The Watch House at sunset on Blakeney Point

The Watch House

The Watch House was built in 1835 by the Coastguard and Customs and Excise men of the day. It was probably built by the same people who built the Coastguard Cottages in Morston as there are many similarities in the style of building.

One interesting feature of the Watch House is that it has a cavity wall which was extremely rare for the period. In the roof on the seaward side of the building there is a room with a bay window. This is accessed from below by a small vertical iron ladder. From the window there is a clear view out to sea and along the beach in both directions.

On the south side of the Watch House there was a large flagpole on which the watchmen used to raise different flags as a warning of a ship or boat in trouble or as a request for a boat or provisions etc.

Directly south of the Watch House in Blakeney village is a cottage on top of the Green Hill which has an access door on the upper floor. It looks unusual today but it is believed that this house had a platform protruding from this doorway and when a warning signal flag was hoisted form the Watch House, the Blakeney watchman would wheel out a small trolley holding the rocket launching equipment and a rocket would then be launched to gather the life boat men to embark on a rescue. They would then row small boats out to the lifeboat shed on Blakeney Point to launch the lifeboat and perform the rescue. (See information on the Lifeboat House.)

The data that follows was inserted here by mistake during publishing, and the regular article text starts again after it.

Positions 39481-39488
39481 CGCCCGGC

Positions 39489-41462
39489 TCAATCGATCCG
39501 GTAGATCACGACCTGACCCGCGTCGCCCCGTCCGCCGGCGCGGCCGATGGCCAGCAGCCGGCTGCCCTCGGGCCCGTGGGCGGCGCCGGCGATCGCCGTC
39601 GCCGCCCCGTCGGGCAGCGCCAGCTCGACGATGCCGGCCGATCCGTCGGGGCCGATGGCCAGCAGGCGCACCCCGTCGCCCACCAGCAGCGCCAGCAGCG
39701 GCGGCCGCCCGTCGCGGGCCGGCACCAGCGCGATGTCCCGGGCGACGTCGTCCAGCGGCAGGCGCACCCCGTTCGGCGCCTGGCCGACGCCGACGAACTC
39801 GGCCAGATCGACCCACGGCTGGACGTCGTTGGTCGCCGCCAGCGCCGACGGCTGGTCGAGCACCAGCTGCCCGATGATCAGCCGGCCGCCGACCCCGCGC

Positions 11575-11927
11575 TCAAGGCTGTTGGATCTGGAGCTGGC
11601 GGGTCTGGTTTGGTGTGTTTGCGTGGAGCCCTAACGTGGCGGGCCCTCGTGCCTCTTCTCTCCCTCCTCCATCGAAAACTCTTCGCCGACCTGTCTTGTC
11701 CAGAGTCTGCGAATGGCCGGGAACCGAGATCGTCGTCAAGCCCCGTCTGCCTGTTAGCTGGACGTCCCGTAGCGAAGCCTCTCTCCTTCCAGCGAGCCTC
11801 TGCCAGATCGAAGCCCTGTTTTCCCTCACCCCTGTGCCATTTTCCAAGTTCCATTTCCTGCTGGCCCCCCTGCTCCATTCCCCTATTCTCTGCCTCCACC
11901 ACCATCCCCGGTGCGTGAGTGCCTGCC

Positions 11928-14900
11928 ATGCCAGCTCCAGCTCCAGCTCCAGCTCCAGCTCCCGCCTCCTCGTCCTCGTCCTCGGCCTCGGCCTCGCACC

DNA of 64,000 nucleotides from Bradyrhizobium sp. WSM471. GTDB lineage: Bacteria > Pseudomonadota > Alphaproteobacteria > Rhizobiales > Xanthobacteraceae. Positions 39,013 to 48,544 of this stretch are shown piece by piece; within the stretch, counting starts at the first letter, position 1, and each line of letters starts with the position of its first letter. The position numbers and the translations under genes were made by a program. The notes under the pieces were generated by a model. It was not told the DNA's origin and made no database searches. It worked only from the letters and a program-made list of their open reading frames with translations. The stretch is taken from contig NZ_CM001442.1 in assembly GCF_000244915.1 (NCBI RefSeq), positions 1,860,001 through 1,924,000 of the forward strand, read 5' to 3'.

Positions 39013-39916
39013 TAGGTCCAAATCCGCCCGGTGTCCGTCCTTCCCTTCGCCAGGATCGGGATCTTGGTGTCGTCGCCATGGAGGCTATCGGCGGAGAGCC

The Watch House was also used on occasions as shelter for shipwrecked sailors or fishermen until. they could be brought to more permanent safety.

The Watch House was used in both the First and Second World Wars as a lookout and the shingle bank was protected by barbed wire and mines in case of invasion. In fact, one of the auxiliary coastguards who manned the Watch House during WW2, was William (Trip) Bean who actually started Beans Boat Trips.

After the Second World War, the Watch House was used by the Girl Guides for weekends and days out. When the Guides ceased using it, the building gradually fell into disrepair and the National Trust, who owned it, was considering demolishing the structure for safety reasons. However, the parishioners of Blakeney felt it had been a landmark for so many years and decided to try to save the building.

The National Trust allowed Blakeney Parish Council to set up The Blakeney Watch House Trust which organised a fundraising programme and restored the building to a habitable condition. The Blakeney Watch House Trust now runs the Watch House and it is available for holiday rental, sleeping up to 12 persons for a basic, back to nature, get-away-from-it-all holiday.

Gallery - click to enlarge